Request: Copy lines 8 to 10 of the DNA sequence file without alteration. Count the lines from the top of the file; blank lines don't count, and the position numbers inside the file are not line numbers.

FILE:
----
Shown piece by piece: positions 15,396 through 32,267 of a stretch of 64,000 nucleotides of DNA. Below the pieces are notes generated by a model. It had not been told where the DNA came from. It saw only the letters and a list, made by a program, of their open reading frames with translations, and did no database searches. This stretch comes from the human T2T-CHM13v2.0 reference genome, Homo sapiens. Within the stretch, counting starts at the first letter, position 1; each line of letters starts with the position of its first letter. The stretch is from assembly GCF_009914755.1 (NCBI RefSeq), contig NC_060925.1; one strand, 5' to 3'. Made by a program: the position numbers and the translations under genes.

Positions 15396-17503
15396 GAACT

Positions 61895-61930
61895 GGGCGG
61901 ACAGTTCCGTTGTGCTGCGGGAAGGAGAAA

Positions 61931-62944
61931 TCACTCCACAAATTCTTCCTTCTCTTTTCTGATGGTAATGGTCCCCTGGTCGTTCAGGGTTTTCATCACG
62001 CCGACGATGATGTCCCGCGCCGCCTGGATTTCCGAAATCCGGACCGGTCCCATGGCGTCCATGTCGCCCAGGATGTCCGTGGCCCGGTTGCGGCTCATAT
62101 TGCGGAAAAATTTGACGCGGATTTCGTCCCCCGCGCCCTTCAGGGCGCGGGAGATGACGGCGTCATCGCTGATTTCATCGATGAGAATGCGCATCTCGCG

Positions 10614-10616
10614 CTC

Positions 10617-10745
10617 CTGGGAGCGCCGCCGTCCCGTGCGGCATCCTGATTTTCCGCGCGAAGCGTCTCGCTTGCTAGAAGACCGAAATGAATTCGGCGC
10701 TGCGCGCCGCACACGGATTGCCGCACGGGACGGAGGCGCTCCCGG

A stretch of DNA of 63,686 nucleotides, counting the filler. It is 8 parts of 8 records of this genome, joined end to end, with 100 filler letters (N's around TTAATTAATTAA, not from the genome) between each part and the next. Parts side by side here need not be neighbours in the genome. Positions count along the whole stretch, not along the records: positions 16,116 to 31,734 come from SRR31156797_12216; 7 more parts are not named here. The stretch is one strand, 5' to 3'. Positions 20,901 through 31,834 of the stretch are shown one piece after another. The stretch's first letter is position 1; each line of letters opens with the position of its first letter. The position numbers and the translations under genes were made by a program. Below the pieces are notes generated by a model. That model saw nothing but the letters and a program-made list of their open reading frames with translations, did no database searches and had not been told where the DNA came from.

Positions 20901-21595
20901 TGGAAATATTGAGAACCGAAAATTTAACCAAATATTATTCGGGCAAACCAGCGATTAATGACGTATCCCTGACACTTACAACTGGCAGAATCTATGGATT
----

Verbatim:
61931 TCACTCCACAAATTCTTCCTTCTCTTTTCTGATGGTAATGGTCCCCTGGTCGTTCAGGGTTTTCATCACG
62001 CCGACGATGATGTCCCGCGCCGCCTGGATTTCCGAAATCCGGACCGGTCCCATGGCGTCCATGTCGCCCAGGATGTCCGTGGCCCGGTTGCGGCTCATAT
62101 TGCGGAAAAATTTGACGCGGATTTCGTCCCCCGCGCCCTTCAGGGCGCGGGAGATGACGGCGTCATCGCTGATTTCATCGATGAGAATGCGCATCTCGCG